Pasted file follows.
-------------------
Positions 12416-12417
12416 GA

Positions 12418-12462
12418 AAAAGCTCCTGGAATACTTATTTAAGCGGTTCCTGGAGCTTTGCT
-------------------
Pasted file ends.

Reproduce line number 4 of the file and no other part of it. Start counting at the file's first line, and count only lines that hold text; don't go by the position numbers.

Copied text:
12418 AAAAGCTCCTGGAATACTTATTTAAGCGGTTCCTGGAGCTTTGCT